Some students go into the admissions process with the strategy of declaring a strange, off-the-beaten-track type major that will bolster their chances of getting into a selective school which otherwise would likely reject their candidacy.
The idea is once they’re in they’ll change their major with the advantage of being in the system not outside of it.
For most of the liberal arts colleges such as Middlebury, Pomona College, or Davidson, this strategy won’t work. While these schools have to balance their classes, ensuring an ample number of students are spread amongst their majors, their admissions decisions are based more upon the candidate than the intended major. Most of the liberal arts colleges actively encourage students to broadly sample subjects before declaring a major. So even if a student intends to major in biostatistics or Swahili Studies it’s probably not going to sway a decision.
The exception to this might be if a candidate has an arcane specialty, such as mastery of Greek and Latin, and has a record of accomplishment like publishing a new translation of Virgil’s Aeneid. Princeton’s Department of Classics might look favorably upon the applicant for its Classic’s track, as probably would Holy Cross. Yet, it’s a rare major that is going to upend the system and change the playing field for a candidate lacking in key admissions criteria.
Then there are schools that are going to hold you to whichever major you declare at the outset. Cal Poly SLO is one such university. SLO, however, does have a change of major application (ICMA), which first lets potential switchers know that all the majors at SLO are impacted (there are more students than seats for the major). Then continues: “Students who are unable to change into their desired majors might also need to consider applying to another university in the major of their choice.” There is little to no major leverage at SLO.
Yet there are universities in which applying for a major in, say, theatrical design, might then be switched to a major in business administration with an emphasis in cinematic arts. USC is one. Head into the annals of College Confidential website and you’ll find postings mentioning, “I have been contacting USC and Marshall School of Business to see if I could change my major from art at Roski School of Fine Arts to Business Administration at Marshall.” There are cases of students seeking entry into the School of Cinematic Arts (SCA) who first arrived as Sociology majors or Narrative Studies majors in the Dornsife College of Arts and Sciences. While none of this indicates such transfers are common or easily gained, they are happening and students are indeed leveraging majors to work their way into more selective departments.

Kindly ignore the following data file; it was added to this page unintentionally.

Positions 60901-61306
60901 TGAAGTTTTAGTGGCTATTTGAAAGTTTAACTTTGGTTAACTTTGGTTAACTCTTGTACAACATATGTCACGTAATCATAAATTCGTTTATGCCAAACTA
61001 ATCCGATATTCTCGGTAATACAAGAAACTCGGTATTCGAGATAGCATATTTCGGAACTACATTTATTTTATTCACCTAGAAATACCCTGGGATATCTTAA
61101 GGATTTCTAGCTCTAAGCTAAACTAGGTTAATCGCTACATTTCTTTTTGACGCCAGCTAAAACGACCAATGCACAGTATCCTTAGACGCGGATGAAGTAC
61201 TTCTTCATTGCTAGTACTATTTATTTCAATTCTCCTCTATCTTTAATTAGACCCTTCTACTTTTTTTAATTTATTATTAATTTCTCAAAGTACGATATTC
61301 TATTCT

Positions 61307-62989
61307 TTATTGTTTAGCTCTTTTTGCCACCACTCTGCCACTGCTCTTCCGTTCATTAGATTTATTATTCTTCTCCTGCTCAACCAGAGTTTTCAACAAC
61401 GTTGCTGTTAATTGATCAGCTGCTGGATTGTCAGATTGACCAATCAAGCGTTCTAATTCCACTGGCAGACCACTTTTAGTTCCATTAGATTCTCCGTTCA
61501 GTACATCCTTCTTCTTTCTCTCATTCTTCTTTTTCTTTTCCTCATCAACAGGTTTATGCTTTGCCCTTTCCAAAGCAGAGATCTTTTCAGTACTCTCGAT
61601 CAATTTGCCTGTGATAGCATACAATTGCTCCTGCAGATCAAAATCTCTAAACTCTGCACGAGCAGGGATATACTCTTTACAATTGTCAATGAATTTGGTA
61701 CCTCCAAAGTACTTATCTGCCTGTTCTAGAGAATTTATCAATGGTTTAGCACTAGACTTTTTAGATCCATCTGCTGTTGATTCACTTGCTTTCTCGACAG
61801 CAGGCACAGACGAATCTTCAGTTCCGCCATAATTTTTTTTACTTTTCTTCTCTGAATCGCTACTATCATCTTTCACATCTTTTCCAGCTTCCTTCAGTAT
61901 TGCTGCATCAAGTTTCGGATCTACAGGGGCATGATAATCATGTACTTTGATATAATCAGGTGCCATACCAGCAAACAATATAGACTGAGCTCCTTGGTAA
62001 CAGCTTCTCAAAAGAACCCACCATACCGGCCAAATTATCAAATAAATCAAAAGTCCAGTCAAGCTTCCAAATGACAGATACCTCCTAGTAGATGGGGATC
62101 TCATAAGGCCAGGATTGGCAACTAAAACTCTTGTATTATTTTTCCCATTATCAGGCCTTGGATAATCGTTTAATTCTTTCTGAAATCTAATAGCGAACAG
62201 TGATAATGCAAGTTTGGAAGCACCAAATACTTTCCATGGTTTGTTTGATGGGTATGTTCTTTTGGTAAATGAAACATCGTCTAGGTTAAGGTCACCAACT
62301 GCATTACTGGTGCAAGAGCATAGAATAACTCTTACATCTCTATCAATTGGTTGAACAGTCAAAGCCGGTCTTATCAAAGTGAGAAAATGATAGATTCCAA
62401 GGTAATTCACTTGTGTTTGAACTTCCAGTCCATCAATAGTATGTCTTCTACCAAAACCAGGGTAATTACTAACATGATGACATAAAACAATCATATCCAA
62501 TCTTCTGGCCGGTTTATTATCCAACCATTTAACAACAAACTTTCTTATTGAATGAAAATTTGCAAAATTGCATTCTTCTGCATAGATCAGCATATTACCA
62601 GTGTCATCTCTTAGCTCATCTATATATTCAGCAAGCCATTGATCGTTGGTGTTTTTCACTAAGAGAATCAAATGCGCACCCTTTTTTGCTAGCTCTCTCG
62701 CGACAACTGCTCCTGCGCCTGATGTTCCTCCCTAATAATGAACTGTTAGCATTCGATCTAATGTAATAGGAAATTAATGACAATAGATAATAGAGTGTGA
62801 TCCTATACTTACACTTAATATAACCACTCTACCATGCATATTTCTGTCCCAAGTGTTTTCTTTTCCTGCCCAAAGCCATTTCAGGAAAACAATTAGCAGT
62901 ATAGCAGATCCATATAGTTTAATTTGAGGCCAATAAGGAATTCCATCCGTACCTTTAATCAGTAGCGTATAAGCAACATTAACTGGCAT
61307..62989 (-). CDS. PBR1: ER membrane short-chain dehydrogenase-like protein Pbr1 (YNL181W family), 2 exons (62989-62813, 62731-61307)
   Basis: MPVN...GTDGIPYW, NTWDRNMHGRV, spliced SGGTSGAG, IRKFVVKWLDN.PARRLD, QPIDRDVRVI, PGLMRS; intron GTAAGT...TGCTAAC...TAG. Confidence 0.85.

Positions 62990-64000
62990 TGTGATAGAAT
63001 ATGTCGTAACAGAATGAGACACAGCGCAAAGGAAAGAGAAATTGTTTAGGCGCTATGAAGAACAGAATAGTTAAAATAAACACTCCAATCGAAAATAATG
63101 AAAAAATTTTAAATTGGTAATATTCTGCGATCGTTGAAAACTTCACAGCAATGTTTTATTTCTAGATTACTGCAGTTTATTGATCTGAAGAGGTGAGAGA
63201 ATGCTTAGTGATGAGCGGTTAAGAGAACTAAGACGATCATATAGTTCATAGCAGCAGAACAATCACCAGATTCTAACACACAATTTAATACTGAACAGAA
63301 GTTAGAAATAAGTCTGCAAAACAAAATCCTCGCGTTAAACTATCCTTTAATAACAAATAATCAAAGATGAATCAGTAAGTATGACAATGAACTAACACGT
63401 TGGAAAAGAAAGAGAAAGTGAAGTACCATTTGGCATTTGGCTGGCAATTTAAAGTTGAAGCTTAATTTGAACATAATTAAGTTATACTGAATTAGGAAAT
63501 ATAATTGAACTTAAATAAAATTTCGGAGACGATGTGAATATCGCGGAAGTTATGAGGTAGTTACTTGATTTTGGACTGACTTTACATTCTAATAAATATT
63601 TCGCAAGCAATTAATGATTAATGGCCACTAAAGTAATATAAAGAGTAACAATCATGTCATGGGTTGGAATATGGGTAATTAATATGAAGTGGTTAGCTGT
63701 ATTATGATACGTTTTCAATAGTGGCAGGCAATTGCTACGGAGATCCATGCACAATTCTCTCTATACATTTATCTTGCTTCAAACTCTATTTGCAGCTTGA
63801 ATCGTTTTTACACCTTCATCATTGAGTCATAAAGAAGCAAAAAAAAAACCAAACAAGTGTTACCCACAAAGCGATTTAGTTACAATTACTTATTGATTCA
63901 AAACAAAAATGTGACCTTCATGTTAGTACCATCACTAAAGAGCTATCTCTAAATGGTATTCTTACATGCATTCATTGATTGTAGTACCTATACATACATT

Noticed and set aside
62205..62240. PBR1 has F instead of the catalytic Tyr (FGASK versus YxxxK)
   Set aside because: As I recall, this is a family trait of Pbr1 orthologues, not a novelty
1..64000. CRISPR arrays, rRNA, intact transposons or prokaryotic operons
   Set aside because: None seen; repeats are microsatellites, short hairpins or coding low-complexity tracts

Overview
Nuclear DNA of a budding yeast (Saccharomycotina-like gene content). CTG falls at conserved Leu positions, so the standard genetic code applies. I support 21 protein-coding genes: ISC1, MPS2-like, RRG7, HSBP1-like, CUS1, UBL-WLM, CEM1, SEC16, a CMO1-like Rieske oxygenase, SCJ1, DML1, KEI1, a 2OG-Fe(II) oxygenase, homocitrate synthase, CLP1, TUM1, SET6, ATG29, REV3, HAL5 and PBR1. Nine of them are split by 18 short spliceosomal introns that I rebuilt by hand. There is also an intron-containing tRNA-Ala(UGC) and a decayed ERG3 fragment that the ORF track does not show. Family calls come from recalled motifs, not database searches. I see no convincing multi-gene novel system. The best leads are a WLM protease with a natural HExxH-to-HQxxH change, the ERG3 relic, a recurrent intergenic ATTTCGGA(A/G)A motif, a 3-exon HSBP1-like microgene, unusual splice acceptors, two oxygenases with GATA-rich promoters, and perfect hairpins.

One might gain admission to Cornell with its seven undergraduate colleges through its College of Ecology with a major in Fiber Science and Apparel Design and from there seek admission into one of the more competitive departments. To abet the switch there is an extensive website dedicated to internal transfers. One FAQ is, “Is it hard to transfer within Cornell?” Answer: “No, in most cases it is not difficult, as long as you fulfill all the requirements for the internal transfer given by your target college.” This is reinforced by Ellie Bayles, one of the peer mentors on the internal transfer site. She exhorts all, “if you find your true calling and it’s outside your current college, don’t be scared to go for it!”
Is it possible to game a university’s admissions process by placing on the application a less competitive or obscure major and then switching soon after gaining admission? It is probably not easy, and it certainly depends on where, but it’s not impossible. What is most important is to find a discipline that ignites a burning inquiry; how one discovers a major that evokes passion is only limited my how passionately one searches. Methods do vary.